mœurs de son siècle, on peut aisément lui confronter la copie, c'est-à-dire la poésie qui les imite." In judging ancient writers something more is necessary : règle du premier aspect n'est presque d'aucun usage dans l'examen de l'ancienne poésie, dont on ne peut pas juger qu'après avoir longtemps réfléchi sur la religion des anciens, sur leurs lois, leurs mœurs, sur leurs manières de combattre et d'haranguer, etc. Les beautés d'un poème, indépendantes de toutes ces circonstances individuelles, sont très rares, et les grands peintres les ont toujours évitées avec soin, car ils voulaient peindre la nature et non pas leurs idées ;"1 the necessary criterion, therefore, is to be found in history. The end of the same century saw the concept of congenial reproduction sufficiently defined by Heydenreich: “A philosophical critic of art must himself be possessed of genius for art; reason exacts this qualification and grants no dispensation, just as she will refuse to appoint a blind man as judge of colours. The critic must not pretend to be able to feel the attraction of beauty by means of syllogisms (Vernunftschlüsse); beauty must manifest itself to feeling with irresistible self-evidence and, attracted by its fascination, reason must find no time to linger over the why and wherefore; the effect, with its delightful and unexpected possession and domination of the whole being, should suffocate at birth any inquiry into origins or causes. But this state of fanatical admiration cannot last long; reason must inevitably recover consciousness of itself and direct its attention upon the state in which it was during the enjoyment of beauty and upon its present memories of that state. 2 This was the wholesomely impressionistic theory which prevailed among the Romanticists and was accepted even by De Sanctis.3 Still there was even then no definite theory of criticism, which demanded as its condition of existence a precise concept of art and of the relations of the work of art with its historical antecedents.4 The very possibility of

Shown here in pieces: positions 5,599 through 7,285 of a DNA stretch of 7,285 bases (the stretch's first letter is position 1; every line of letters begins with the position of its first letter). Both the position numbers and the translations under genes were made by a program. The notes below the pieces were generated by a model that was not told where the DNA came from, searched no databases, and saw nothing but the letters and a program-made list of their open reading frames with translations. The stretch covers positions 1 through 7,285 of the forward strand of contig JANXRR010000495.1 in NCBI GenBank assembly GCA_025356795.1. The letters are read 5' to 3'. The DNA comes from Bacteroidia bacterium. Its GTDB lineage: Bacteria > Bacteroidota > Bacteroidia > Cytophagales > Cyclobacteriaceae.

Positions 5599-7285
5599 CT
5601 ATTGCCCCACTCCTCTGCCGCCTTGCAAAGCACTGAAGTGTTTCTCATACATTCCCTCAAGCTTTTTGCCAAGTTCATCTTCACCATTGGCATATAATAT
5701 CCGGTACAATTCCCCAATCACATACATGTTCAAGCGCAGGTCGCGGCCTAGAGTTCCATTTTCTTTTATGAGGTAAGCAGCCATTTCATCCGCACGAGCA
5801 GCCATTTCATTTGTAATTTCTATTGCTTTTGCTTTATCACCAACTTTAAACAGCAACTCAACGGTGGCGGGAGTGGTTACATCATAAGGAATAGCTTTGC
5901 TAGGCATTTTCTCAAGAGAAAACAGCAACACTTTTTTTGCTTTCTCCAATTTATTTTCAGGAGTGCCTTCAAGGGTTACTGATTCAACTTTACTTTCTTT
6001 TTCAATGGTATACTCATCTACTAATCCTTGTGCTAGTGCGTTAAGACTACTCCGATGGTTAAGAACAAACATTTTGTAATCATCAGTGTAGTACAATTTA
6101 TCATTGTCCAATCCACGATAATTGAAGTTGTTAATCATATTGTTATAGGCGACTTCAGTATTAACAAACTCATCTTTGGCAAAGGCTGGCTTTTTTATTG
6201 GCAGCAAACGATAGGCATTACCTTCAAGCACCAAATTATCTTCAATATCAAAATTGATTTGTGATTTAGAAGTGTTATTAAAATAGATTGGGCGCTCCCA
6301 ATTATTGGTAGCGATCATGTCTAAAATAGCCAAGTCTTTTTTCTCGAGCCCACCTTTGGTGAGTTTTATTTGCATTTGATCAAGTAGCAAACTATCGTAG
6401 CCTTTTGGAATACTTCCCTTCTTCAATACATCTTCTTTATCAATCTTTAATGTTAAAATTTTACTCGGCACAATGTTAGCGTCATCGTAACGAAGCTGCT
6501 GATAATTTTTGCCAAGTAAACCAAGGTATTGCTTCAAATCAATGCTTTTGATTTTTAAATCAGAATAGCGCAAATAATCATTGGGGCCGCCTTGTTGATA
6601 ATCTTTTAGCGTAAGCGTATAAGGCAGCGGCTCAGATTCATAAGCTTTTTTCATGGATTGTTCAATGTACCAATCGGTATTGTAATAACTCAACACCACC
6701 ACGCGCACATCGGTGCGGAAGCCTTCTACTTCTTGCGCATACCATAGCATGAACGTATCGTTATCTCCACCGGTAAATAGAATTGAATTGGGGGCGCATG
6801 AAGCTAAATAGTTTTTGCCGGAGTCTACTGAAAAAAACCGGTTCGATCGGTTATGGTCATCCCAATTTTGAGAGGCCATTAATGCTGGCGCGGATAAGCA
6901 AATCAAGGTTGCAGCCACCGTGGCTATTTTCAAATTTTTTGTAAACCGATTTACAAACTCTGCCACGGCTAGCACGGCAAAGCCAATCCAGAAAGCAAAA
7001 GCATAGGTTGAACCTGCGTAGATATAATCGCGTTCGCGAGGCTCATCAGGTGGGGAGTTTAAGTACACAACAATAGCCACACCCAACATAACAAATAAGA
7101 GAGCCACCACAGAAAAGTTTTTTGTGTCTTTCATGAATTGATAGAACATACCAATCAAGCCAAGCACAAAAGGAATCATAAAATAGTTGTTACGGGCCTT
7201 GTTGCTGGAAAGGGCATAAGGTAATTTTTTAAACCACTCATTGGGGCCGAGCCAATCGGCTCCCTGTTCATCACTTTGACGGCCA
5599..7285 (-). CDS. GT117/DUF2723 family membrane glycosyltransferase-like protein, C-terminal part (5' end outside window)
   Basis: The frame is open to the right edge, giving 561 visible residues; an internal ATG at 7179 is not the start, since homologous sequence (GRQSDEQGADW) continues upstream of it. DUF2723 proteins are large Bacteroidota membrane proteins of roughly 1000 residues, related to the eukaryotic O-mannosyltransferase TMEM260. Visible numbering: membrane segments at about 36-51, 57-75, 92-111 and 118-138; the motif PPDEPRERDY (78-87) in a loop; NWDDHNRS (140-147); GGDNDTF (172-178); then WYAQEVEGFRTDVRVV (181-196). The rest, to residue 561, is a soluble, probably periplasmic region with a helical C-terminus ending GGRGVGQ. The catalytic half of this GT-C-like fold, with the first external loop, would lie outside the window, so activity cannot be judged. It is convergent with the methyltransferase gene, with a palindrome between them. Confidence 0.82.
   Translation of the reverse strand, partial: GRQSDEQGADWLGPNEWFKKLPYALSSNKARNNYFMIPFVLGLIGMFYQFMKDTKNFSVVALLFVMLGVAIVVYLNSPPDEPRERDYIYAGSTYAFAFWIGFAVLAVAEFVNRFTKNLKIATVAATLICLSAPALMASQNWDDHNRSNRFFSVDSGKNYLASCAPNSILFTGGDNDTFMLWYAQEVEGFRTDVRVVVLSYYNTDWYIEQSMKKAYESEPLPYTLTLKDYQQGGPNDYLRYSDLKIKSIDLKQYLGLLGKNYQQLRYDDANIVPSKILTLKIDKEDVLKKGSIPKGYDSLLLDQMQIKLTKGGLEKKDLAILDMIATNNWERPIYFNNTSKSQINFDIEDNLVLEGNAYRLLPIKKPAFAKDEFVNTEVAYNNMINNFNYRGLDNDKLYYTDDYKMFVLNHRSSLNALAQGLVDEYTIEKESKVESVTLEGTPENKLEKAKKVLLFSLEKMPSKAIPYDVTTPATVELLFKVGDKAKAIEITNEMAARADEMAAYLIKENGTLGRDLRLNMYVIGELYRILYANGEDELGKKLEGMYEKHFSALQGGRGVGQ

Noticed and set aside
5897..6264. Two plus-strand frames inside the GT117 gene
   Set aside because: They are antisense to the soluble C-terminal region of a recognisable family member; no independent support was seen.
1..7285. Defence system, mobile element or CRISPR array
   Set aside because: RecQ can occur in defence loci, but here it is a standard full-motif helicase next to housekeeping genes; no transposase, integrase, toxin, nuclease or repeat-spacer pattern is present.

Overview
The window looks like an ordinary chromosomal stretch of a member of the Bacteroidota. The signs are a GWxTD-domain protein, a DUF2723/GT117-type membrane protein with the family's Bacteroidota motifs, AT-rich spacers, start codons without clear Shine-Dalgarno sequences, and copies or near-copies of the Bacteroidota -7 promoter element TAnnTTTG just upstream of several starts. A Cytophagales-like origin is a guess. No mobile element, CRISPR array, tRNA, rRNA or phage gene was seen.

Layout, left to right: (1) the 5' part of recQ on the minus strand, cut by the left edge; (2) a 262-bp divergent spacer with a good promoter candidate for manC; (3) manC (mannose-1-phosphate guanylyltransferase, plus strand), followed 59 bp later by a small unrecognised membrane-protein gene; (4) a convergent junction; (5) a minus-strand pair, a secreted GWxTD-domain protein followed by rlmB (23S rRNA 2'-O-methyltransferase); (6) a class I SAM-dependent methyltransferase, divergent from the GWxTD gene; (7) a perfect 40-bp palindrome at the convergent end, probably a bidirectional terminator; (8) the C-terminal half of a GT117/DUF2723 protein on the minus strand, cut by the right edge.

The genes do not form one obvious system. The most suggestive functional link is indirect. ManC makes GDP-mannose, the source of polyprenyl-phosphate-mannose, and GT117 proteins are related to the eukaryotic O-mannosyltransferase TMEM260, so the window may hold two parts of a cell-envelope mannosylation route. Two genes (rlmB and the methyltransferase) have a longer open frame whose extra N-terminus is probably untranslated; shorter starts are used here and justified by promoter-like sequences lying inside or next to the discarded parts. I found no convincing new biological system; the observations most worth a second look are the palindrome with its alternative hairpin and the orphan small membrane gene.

1 Letter to Maffei, in Prose e poesie, ii. pp. cxx-cxxi.
2 System d. Ästhetik, pref. pp. xxi-xxv.
› Amongst other places Saggi critici, pp. 355-358.